Among the 81 cases from 2015 to 2017, there is only 1 case, in which the respondent indicated that it did not receive the arbitral award, and thus filed a defense challenging the validity of the arbitral award accordingly. The court found that the defense was not established in accordance with the arbitral rules agreed by the parties. 

8. How to identify the ground under Article V (2) (a) of the New York Convention?

Article V (2) (a) of the New York Convention stipulates that if the competent authority in the country where recognition and enforcement is sought finds that the subject matter of the difference is not capable of settlement by arbitration under the law of that country, the recognition and enforcement of the award may be refused.

The PRC Arbitration Law stipulates that marriage, adoption, custody, maintenance, succession disputes and administrative disputes that should be handled by administrative organs in accordance with the law may not be arbitrated.

As of now, there is only one case in which the recognition and enforcement was refused by the court in accordance with Article V (2) (a) of the New York Convention, for the award deals with a succession dispute.

In addition, in one out of the 81 cases from 2015 to 2017, the respondent argued that a labor dispute could not be settled by commercial arbitration. The court held that the labor dispute under the PRC Arbitration Law is not a dispute that could not be arbitrated, and the respondent's defense was thus overruled accordingly.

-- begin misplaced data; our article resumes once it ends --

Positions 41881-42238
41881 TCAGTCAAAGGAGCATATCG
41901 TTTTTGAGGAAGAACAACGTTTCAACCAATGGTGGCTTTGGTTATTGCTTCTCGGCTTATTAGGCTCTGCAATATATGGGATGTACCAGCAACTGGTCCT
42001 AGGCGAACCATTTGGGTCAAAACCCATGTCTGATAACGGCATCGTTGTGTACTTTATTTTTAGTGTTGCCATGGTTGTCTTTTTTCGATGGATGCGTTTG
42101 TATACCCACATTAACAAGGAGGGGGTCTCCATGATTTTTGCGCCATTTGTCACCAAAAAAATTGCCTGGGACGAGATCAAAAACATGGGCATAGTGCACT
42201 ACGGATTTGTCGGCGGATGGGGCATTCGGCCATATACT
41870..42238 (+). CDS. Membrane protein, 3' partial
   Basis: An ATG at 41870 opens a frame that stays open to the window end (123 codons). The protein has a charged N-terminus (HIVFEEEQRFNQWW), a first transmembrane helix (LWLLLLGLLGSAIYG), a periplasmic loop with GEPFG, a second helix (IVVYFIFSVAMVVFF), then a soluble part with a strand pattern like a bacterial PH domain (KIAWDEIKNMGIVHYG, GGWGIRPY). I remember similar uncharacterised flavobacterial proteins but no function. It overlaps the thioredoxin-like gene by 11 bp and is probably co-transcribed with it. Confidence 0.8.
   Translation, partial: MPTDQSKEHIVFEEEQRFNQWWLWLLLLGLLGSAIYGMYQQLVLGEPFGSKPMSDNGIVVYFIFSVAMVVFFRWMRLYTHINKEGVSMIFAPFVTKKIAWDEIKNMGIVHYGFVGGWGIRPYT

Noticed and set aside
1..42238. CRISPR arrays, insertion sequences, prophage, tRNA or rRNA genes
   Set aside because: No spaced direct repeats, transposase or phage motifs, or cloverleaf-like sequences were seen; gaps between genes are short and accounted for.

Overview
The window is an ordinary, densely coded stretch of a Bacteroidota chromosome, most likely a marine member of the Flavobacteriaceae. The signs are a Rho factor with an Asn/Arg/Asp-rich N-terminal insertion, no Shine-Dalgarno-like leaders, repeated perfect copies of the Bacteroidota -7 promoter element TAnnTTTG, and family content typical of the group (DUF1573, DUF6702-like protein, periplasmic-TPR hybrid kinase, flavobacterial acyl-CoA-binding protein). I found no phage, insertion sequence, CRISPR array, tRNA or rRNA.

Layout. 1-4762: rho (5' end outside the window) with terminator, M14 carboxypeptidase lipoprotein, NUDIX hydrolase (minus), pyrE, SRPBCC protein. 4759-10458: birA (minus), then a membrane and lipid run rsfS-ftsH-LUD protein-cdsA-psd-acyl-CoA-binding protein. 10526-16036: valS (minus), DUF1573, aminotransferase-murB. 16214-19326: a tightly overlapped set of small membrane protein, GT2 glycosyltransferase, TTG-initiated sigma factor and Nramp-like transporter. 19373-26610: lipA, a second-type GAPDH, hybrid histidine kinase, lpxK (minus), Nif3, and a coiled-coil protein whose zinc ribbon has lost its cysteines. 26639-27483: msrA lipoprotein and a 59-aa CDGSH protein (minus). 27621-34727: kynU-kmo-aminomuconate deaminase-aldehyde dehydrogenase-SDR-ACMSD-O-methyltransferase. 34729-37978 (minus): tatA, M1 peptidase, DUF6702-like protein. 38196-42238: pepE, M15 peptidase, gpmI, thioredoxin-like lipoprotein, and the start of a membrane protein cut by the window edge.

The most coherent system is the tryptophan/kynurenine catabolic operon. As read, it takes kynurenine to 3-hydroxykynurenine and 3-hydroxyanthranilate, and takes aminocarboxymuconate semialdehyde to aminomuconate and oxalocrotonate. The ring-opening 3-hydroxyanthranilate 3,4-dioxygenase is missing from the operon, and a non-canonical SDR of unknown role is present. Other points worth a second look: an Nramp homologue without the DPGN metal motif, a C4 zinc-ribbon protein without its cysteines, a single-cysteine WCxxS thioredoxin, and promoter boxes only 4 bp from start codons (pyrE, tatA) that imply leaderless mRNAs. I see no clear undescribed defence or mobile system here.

9. How to identify the ground under Article V (2) (b) of the New York Convention?

Article V (2) (b) of the New York Convention stipulates that if the competent authority in the country where recognition and enforcement is sought finds that recognition or enforcement of the award would be contrary to the public policy of that country, the recognition and enforcement of the award may be refused.

The SPC has always taken a restrictive interpretation of the public policy. As of now, there is only one case in which recognition and enforcement of a foreign arbitral award has been refused on the ground of a breach of public policy, since the award was found by Chinese courts for a violation of China's judicial sovereignty and jurisdiction

Of the 81 cases from 2015 to 2017, the respondents in 11 cases filed defense on the grounds of violating China's public policy, but none of the awards were found by Chinese courts for a breach of public policy.

In these 11 cases, the courts in 2 cases intended to refuse the recognition and enforcement of awards on the ground of public policy, and reported to the SPC for approval according to the related procedures for the recognition and enforcement of foreign arbitral awards in China, but the SPC disagreed with the refusal for recognition and enforcement of the referred awards.

 

Notes:

[1] LIU Jingdong, WANG Lulu, “Empirical Study on the Recognition and Enforcement of Foreign Arbitral Awards in China under the Belt and Road Initiative” [“Yidaiyilu” Changyi Xia Woguo Dui Waiguo Zhongcai Caijue Chengren Yu Zhixing De Shizheng Yanjiu], Journal of Law Application [Falv Shiyong], 2018 (5).

 

 

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Contributors: Guodong Du 杜国栋 , Meng Yu 余萌